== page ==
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GM Rear Drum to Disc Brake Swap

Stock Rear Brakes Giving You Fits? Stock rear brakes giving you fits? We show you how to get big brakes for 10- and 12- bolt axles.

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Foot to the floor for 100 feet when you brake for that bus full of nuns? Upgrade when we show you that putting disc brakes on the rear of a GM car is actually very easy. Watch as we swap out the drums on our '86 Caprice and swap in a set of discs from a '94 Caprice police car. The good news is that these tricks will work for any GM C-clip-style 10- or 12-bolt axle on nearly every GM car.

Reality Check
You're probably thinking, "That was too easy," and you're right. Yes, mechanically, the job is simple. You can swap drums for discs in a couple of hours as long as you do your research ahead of time. However, a lot of things can go wrong if you don't.

The axlehousing dimensions are the same on all '77-'96 Chevrolet B-bodies (Chevrolet Caprice and impala) are nearly identical under their sheetmetal, and virtually all parts are interchangeable among those model years. We can swap the whole thing into our '86 Caprice, and in doing so, we'll be upgrading from our puny 7.5-inch 10-bolt to a much stronger 8.5- inch unit with limited slip. The rear discs are just a bonus.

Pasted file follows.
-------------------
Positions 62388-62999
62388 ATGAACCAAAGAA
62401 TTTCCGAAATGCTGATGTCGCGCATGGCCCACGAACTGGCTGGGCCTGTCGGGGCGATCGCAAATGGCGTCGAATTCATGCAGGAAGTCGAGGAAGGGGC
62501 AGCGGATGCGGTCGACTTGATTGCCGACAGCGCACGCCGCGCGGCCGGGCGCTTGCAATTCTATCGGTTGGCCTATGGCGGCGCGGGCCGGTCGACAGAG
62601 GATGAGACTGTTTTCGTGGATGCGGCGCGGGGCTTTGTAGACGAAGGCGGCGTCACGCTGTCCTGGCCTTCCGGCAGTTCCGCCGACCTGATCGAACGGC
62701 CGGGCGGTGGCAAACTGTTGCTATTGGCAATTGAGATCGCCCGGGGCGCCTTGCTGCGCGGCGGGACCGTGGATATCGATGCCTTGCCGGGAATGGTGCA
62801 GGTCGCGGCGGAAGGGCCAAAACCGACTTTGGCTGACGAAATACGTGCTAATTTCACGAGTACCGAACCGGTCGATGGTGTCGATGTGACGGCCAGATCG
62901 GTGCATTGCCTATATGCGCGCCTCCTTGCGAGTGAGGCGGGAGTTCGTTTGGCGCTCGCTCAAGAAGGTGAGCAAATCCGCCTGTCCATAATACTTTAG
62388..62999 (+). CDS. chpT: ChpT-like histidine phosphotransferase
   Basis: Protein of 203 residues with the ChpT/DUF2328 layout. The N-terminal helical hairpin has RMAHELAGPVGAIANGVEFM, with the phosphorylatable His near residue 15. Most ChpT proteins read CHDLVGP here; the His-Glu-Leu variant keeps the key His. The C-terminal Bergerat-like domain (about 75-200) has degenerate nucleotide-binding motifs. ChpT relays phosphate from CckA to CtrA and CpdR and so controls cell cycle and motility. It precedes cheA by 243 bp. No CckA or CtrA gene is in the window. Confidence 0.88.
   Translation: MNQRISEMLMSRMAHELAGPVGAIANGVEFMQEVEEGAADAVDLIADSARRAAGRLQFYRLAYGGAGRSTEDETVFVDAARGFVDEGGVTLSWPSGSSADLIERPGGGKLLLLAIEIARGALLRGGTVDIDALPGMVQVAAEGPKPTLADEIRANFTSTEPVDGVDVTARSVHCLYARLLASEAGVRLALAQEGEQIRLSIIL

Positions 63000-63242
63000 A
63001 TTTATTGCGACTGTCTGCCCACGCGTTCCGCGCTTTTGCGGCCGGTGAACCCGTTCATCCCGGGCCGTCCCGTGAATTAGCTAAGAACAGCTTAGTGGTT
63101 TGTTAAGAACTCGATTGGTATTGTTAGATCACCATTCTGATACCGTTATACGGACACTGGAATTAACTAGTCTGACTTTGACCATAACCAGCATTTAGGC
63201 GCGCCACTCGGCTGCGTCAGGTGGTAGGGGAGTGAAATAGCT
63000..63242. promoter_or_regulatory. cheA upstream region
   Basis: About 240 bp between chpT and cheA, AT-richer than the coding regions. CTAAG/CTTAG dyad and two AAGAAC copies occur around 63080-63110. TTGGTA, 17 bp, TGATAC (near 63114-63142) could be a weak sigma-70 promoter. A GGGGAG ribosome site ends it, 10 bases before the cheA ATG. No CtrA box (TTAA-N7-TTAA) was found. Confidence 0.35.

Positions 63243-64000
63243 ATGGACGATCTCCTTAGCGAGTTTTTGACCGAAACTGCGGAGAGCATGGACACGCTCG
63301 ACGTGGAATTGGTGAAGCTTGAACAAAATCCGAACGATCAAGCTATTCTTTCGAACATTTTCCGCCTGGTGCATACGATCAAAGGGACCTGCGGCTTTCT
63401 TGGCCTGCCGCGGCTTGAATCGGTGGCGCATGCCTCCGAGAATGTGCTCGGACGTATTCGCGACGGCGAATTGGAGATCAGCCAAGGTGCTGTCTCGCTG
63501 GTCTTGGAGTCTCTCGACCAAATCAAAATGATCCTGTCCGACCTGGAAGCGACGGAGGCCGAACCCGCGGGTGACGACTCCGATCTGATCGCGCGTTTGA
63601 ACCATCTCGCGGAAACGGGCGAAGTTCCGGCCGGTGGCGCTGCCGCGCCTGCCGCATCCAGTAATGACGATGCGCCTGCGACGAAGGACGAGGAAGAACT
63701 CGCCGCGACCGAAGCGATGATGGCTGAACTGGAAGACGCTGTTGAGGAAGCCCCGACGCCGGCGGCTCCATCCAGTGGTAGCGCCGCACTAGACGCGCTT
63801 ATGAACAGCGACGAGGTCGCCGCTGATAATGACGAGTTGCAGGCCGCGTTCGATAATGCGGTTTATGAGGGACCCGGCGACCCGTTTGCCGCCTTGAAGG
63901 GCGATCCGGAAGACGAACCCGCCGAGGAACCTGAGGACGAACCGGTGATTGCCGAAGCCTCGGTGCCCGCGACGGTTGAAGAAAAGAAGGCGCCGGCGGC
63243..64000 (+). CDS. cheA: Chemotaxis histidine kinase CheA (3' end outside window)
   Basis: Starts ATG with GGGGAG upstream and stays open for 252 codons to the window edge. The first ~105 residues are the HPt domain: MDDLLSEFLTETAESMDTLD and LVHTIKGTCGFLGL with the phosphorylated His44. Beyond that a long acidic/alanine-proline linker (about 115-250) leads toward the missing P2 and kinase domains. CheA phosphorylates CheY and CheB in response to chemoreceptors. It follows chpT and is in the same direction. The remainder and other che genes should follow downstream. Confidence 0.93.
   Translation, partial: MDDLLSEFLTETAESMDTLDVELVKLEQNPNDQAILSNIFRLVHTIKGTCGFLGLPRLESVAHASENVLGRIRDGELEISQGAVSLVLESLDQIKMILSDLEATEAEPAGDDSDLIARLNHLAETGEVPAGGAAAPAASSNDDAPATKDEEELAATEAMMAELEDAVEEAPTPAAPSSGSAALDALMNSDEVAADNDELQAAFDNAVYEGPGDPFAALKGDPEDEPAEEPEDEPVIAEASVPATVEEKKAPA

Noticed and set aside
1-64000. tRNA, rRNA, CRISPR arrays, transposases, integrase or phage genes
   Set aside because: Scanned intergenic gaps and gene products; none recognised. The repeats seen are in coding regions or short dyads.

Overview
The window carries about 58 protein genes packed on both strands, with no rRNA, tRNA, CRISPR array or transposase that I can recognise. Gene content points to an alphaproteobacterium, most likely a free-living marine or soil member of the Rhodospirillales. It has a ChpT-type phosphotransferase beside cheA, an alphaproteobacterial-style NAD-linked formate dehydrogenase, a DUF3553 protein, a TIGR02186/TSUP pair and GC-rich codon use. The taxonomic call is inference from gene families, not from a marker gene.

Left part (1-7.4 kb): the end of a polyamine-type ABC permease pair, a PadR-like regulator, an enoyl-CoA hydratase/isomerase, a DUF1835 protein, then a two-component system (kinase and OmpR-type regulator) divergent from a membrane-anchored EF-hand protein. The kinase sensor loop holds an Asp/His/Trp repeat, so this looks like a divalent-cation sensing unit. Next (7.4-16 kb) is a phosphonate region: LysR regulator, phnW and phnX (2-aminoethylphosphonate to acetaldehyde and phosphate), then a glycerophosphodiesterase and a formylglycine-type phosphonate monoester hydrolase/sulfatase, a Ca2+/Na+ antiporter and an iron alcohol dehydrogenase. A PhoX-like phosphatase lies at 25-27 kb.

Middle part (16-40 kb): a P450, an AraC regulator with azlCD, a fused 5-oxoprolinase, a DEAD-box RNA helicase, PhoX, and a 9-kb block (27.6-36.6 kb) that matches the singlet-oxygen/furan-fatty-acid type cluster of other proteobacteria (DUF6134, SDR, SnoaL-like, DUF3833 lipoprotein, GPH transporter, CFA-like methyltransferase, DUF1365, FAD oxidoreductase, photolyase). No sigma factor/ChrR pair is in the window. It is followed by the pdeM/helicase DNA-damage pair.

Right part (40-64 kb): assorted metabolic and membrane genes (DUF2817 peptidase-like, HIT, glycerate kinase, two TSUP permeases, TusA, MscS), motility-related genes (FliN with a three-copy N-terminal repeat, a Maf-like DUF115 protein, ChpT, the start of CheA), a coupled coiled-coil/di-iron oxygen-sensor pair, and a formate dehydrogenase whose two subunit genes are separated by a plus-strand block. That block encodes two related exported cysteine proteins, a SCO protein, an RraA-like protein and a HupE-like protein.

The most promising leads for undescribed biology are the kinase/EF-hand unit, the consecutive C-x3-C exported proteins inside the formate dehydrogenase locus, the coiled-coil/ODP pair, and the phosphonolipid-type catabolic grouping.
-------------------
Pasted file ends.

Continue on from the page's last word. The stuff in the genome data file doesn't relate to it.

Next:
Truthfully, we planned to swap axle assemblies all along. The point of the exercise at the beginning of the article was to demonstrate how quickly you could get mired down in the multitude of variables involved in a rear disc brake swap.

Have you ever wondered why there are so many aftermarket companies offering brake upgrade kits? Or why most car builders or restorers, guys who have no fear of building engines and transmissions, will run aftermarket braking systems on their cars? Well, neither did we until we started researching for this article. We quickly discovered that trying to cobble together a brake system involves a lot of trial-fitting until you get the combination right. Fine if you've got the time and funds.

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Car Craft